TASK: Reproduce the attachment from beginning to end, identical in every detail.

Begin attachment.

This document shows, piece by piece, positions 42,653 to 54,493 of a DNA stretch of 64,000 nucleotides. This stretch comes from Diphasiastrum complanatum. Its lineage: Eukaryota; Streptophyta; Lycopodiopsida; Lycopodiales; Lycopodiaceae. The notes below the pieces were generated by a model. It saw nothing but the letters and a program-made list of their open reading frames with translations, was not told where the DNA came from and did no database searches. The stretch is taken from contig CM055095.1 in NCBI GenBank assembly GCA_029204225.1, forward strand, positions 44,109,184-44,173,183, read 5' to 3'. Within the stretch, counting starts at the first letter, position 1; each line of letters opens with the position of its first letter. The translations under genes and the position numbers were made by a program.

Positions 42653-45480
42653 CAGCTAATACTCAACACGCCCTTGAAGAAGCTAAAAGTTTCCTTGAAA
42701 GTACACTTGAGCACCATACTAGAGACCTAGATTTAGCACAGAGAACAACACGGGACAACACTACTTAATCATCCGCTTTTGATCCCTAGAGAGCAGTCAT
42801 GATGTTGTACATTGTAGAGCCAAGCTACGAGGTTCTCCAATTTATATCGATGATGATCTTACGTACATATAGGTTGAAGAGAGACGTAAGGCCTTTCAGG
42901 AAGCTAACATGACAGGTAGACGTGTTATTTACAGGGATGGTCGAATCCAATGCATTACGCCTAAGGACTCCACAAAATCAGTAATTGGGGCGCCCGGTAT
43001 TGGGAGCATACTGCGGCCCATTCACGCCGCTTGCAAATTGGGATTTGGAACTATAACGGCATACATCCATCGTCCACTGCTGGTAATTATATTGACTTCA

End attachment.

This document shows, piece by piece, positions 42,653 to 54,493 of a DNA stretch of 64,000 nucleotides. This stretch comes from Diphasiastrum complanatum. Its lineage: Eukaryota; Streptophyta; Lycopodiopsida; Lycopodiales; Lycopodiaceae. The notes below the pieces were generated by a model. It saw nothing but the letters and a program-made list of their open reading frames with translations, was not told where the DNA came from and did no database searches. The stretch is taken from contig CM055095.1 in NCBI GenBank assembly GCA_029204225.1, forward strand, positions 44,109,184-44,173,183, read 5' to 3'. Within the stretch, counting starts at the first letter, position 1; each line of letters opens with the position of its first letter. The translations under genes and the position numbers were made by a program.

Positions 42653-45480
42653 CAGCTAATACTCAACACGCCCTTGAAGAAGCTAAAAGTTTCCTTGAAA
42701 GTACACTTGAGCACCATACTAGAGACCTAGATTTAGCACAGAGAACAACACGGGACAACACTACTTAATCATCCGCTTTTGATCCCTAGAGAGCAGTCAT
42801 GATGTTGTACATTGTAGAGCCAAGCTACGAGGTTCTCCAATTTATATCGATGATGATCTTACGTACATATAGGTTGAAGAGAGACGTAAGGCCTTTCAGG
42901 AAGCTAACATGACAGGTAGACGTGTTATTTACAGGGATGGTCGAATCCAATGCATTACGCCTAAGGACTCCACAAAATCAGTAATTGGGGCGCCCGGTAT
43001 TGGGAGCATACTGCGGCCCATTCACGCCGCTTGCAAATTGGGATTTGGAACTATAACGGCATACATCCATCGTCCACTGCTGGTAATTATATTGACTTCA